Regular column readers will recall that I finally tied the knot back in March and that one of the issues was the wedding car. We finally decided on a white 1957 Thunderbird, but finding one for the Big Day proved to be, well, impossible, actually.
We made out better than I thought, in the end, but I had no idea about the rumors circulating.
It began when hubby, Ilya, and I recently struck up a conversation about the L.A. wedding with John, a friend from Tennessee. He was telling us that he had a wonderful time and he was sharing some of his favorite moments of the weekend when he said, "And, wow, what incredible wedding gifts you and Ilya got for each other."
A strange comment, you see, since I had not told anyone about the earrings Ilya had given me as a wedding gift and I had yet to give Ilya his present. I gave John a perplexed look and there was a bit of silence before he continued.
"We were talking to a group of folks during the wedding cocktail hour, and we were all remarking about how cool it was that the Aston Martin and Shelby Cobra parked out front at The London (West Hollywood Hotel) were your wedding gifts to each other."
Ilya and I burst out into laughter over it, but an explanation was obviously in order.
Some of our favorite cars for the wedding day were the 1957 Thunderbird, the 1969 Camaro, 1971 Hemi 'Cuda, a vintage Corvette, Porsche and an Aston Martin. Oh, and one of my very favorite rides of all time, the Ford GT also made the cut. But, after all of our discussions and attempts to wrangle one of these vehicles, fate led us in another direction.
When we realized it's not as easy as we thought to get a hold of exactly what we wanted, we decided to keep it simple and use my 2004 Ford Thunderbird -- the same one designer Chip Foose tricked out for me in 2005 -- as our wedding car. It's gorgeous and a it's a convertible, two of our prerequisites. It is also a car that will always be near and dear to my heart. I adore my baby 'Bird. But, as it would turn out, the Thunderbird was still in Huntington Beach, Calif., getting some added modifications from the man, Foose himself, and Mitch and Tara Lanzini from Lanzini Bodyworks, as a dream-for-a-car-girl wedding gift.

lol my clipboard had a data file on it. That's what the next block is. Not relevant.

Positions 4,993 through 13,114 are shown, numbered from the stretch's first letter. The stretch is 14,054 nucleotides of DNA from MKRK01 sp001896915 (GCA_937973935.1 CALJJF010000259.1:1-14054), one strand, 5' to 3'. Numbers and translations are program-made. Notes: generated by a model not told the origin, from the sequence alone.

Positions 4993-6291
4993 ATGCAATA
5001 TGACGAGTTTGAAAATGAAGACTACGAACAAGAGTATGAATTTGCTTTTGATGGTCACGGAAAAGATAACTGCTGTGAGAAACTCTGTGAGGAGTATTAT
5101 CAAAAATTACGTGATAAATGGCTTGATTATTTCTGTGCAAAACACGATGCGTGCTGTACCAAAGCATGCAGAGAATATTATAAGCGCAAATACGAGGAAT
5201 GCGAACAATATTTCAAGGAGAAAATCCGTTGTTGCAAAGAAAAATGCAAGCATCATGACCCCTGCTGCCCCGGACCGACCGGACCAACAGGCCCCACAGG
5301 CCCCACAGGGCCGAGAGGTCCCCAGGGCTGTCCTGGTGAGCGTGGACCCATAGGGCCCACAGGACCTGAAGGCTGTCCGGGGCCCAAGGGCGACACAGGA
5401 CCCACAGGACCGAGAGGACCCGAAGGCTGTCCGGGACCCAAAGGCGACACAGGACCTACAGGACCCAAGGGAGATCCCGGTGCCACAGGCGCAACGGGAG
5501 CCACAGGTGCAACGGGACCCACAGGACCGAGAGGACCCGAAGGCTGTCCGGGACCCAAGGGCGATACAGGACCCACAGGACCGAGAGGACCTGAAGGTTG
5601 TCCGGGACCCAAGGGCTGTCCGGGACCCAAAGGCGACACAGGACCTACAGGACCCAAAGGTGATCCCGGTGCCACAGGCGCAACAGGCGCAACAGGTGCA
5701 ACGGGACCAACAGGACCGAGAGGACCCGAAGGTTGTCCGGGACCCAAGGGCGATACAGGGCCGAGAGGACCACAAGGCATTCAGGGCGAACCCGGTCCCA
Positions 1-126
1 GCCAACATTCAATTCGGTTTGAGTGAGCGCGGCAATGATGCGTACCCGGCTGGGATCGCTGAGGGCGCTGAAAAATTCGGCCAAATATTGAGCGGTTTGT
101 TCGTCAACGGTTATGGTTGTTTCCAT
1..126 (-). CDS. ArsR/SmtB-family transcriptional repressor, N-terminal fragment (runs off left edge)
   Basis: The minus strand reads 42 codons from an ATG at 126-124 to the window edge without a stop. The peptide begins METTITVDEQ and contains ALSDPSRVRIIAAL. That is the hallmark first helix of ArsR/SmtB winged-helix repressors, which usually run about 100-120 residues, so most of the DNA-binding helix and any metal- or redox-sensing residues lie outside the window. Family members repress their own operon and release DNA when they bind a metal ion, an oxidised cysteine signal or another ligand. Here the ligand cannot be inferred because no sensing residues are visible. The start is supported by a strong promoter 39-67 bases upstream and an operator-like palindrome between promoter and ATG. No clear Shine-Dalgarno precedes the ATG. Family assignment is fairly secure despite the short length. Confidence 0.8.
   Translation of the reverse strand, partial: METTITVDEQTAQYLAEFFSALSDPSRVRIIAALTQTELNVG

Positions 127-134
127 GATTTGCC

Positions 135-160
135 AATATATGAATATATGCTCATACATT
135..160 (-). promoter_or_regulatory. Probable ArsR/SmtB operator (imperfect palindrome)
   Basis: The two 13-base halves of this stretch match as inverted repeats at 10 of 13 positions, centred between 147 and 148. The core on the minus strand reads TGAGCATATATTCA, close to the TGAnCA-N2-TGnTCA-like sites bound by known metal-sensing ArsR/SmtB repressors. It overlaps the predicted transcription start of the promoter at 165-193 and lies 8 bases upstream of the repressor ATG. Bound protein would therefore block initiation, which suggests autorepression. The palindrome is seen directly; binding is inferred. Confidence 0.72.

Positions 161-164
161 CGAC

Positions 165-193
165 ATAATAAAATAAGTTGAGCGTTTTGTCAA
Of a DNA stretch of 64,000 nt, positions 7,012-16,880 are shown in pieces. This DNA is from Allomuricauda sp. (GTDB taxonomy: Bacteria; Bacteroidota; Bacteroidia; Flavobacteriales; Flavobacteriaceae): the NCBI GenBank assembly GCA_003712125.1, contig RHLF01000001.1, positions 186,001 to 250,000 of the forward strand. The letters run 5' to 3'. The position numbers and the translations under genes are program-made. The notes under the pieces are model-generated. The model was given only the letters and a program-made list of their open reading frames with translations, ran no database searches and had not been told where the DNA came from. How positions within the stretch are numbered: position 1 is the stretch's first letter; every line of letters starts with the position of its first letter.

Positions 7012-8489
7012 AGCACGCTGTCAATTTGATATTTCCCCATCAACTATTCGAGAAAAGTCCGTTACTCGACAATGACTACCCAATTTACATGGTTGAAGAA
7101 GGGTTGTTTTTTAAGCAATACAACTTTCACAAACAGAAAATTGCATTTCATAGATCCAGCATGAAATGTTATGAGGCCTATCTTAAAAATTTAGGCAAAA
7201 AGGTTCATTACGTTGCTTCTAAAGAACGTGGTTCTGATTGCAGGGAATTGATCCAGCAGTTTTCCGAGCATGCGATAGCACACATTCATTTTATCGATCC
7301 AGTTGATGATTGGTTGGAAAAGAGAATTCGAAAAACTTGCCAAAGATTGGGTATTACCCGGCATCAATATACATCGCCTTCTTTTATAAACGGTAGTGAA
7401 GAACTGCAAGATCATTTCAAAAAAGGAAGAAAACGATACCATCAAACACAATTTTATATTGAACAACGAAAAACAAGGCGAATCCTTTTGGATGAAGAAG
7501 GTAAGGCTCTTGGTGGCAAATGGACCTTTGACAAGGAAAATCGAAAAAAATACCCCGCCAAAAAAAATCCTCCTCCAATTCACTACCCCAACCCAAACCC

Bottom line? The car needed some more time away and would not be ready until after the wedding. We would ordinarily have been sad, but certainly not with a wedding in the works. So we let go of that idea and Ilya made the great point that we should use the other convertible in our garage, which is an Aston Martin DB9 that I got for a bargain in 2005 because of a strong relationship with the dealership and the fact that the car was sort of a "demo" with 800 miles on it. The Aston seemed like the perfect choice for our wedding day.
But then a couple of weeks later I received a call from a good friend who works closely with Carroll Shelby and his foundation that helps sick children. Shelby is a former racer who's likely better known for the Shelby Cobra roadster than anything else. His foundation, however, is huge.
When we ran into our Shelby friend at the Barrett-Jackson car auction in Scottsdale, Ariz., back in January, we mentioned that we were considering a 1965 Shelby as a just-married-car possibility. It's Ilya's favorite ride of all time. We even had an ice sculpture made for the wedding reception in the shape of a 1965 Cobra. The problem, of course, is finding a real Cobra to use/rent/borrow/steal.
What we didn't know is that our Shelby friend had launched a crusade to make the Cobra happen. She revealed the good news to us a week before the wedding. Even better, it was going to be car from Carroll Shelby's personal collection. I almost dropped the phone in disbelief. Of course, relaying that news to Ilya was the fun part.
So we decided that it would be a heavenly picture if the convertibles -- the Cobra and the Aston -- were parked side by side on the shimmering black cobblestone beneath the gorgeous green ivy arches in front of the chic, elegant, art-deco-meets-modern-style London Hotel in West Hollywood. We asked our artist friend, who is also a talented florist, to make some strings of white orchid petals to adorn the sleek and sporty black Aston and the elegant, curvy, perfectly polished, midnight blue Cobra.
Indeed the cars looked so stunning on the wedding night underneath the lights that every passerby could not help but gawk.
We took plenty of photographs with the cars, and while actually I laid across the hood of the Aston, I had to be coerced to even sit behind the wheel of the $1.8-millon Shelby.
A dream wedding in more ways than one.
Among her numerous accomplishments, Courtney Hansen is the author of "Garage Girl's Guide," the host of Spike TV's "PowerBlock," the former host of TLC's "Overhaulin'" and a writer with Wheelbase Communications. You can e-mail her by logging on to www.wheelbase.ws/mailbag.html.